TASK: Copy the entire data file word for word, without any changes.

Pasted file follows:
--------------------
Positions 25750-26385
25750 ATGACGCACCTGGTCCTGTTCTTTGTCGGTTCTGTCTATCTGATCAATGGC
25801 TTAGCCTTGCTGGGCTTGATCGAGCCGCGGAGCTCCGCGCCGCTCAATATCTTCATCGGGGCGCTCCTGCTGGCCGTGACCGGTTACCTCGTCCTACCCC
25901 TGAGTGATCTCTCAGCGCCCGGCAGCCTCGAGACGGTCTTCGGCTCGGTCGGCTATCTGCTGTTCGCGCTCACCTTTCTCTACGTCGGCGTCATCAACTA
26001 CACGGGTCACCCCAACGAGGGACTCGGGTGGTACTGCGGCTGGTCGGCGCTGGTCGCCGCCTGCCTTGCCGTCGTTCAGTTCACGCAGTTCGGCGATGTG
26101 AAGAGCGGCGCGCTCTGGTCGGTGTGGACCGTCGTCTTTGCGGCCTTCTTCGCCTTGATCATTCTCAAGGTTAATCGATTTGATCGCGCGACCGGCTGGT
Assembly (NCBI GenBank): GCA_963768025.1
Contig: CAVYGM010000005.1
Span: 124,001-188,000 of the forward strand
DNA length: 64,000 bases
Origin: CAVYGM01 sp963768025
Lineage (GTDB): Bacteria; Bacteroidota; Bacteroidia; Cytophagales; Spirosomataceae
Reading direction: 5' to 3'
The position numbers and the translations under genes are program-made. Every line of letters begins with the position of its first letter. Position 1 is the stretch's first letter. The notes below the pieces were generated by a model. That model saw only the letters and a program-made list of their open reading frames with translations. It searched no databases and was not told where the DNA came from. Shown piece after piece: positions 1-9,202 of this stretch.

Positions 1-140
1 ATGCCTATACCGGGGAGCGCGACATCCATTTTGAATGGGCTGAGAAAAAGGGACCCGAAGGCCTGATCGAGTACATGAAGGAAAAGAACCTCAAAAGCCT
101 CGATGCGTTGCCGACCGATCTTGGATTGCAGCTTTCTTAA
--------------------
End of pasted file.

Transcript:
Positions 25750-26385
25750 ATGACGCACCTGGTCCTGTTCTTTGTCGGTTCTGTCTATCTGATCAATGGC
25801 TTAGCCTTGCTGGGCTTGATCGAGCCGCGGAGCTCCGCGCCGCTCAATATCTTCATCGGGGCGCTCCTGCTGGCCGTGACCGGTTACCTCGTCCTACCCC
25901 TGAGTGATCTCTCAGCGCCCGGCAGCCTCGAGACGGTCTTCGGCTCGGTCGGCTATCTGCTGTTCGCGCTCACCTTTCTCTACGTCGGCGTCATCAACTA
26001 CACGGGTCACCCCAACGAGGGACTCGGGTGGTACTGCGGCTGGTCGGCGCTGGTCGCCGCCTGCCTTGCCGTCGTTCAGTTCACGCAGTTCGGCGATGTG
26101 AAGAGCGGCGCGCTCTGGTCGGTGTGGACCGTCGTCTTTGCGGCCTTCTTCGCCTTGATCATTCTCAAGGTTAATCGATTTGATCGCGCGACCGGCTGGT
Assembly (NCBI GenBank): GCA_963768025.1
Contig: CAVYGM010000005.1
Span: 124,001-188,000 of the forward strand
DNA length: 64,000 bases
Origin: CAVYGM01 sp963768025
Lineage (GTDB): Bacteria; Bacteroidota; Bacteroidia; Cytophagales; Spirosomataceae
Reading direction: 5' to 3'
The position numbers and the translations under genes are program-made. Every line of letters begins with the position of its first letter. Position 1 is the stretch's first letter. The notes below the pieces were generated by a model. That model saw only the letters and a program-made list of their open reading frames with translations. It searched no databases and was not told where the DNA came from. Shown piece after piece: positions 1-9,202 of this stretch.

Positions 1-140
1 ATGCCTATACCGGGGAGCGCGACATCCATTTTGAATGGGCTGAGAAAAAGGGACCCGAAGGCCTGATCGAGTACATGAAGGAAAAGAACCTCAAAAGCCT
101 CGATGCGTTGCCGACCGATCTTGGATTGCAGCTTTCTTAA